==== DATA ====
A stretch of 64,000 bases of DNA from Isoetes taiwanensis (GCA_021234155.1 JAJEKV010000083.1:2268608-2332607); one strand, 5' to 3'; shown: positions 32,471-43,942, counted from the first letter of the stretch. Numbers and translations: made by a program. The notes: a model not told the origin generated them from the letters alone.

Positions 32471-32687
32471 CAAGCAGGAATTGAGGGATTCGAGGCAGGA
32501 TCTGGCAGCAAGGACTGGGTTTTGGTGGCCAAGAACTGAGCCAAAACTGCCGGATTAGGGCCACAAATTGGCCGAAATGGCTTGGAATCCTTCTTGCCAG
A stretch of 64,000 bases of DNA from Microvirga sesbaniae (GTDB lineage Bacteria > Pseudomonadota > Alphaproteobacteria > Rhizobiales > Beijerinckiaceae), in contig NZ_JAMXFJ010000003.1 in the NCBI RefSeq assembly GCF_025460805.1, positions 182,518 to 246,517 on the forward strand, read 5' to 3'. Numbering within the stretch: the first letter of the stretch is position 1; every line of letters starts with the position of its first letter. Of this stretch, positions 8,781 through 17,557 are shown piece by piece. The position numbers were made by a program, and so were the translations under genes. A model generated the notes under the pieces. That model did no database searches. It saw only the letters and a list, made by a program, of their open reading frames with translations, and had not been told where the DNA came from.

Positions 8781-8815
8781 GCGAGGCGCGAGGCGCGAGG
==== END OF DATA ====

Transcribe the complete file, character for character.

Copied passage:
A stretch of 64,000 bases of DNA from Isoetes taiwanensis (GCA_021234155.1 JAJEKV010000083.1:2268608-2332607); one strand, 5' to 3'; shown: positions 32,471-43,942, counted from the first letter of the stretch. Numbers and translations: made by a program. The notes: a model not told the origin generated them from the letters alone.

Positions 32471-32687
32471 CAAGCAGGAATTGAGGGATTCGAGGCAGGA
32501 TCTGGCAGCAAGGACTGGGTTTTGGTGGCCAAGAACTGAGCCAAAACTGCCGGATTAGGGCCACAAATTGGCCGAAATGGCTTGGAATCCTTCTTGCCAG
A stretch of 64,000 bases of DNA from Microvirga sesbaniae (GTDB lineage Bacteria > Pseudomonadota > Alphaproteobacteria > Rhizobiales > Beijerinckiaceae), in contig NZ_JAMXFJ010000003.1 in the NCBI RefSeq assembly GCF_025460805.1, positions 182,518 to 246,517 on the forward strand, read 5' to 3'. Numbering within the stretch: the first letter of the stretch is position 1; every line of letters starts with the position of its first letter. Of this stretch, positions 8,781 through 17,557 are shown piece by piece. The position numbers were made by a program, and so were the translations under genes. A model generated the notes under the pieces. That model did no database searches. It saw only the letters and a list, made by a program, of their open reading frames with translations, and had not been told where the DNA came from.

Positions 8781-8815
8781 GCGAGGCGCGAGGCGCGAGG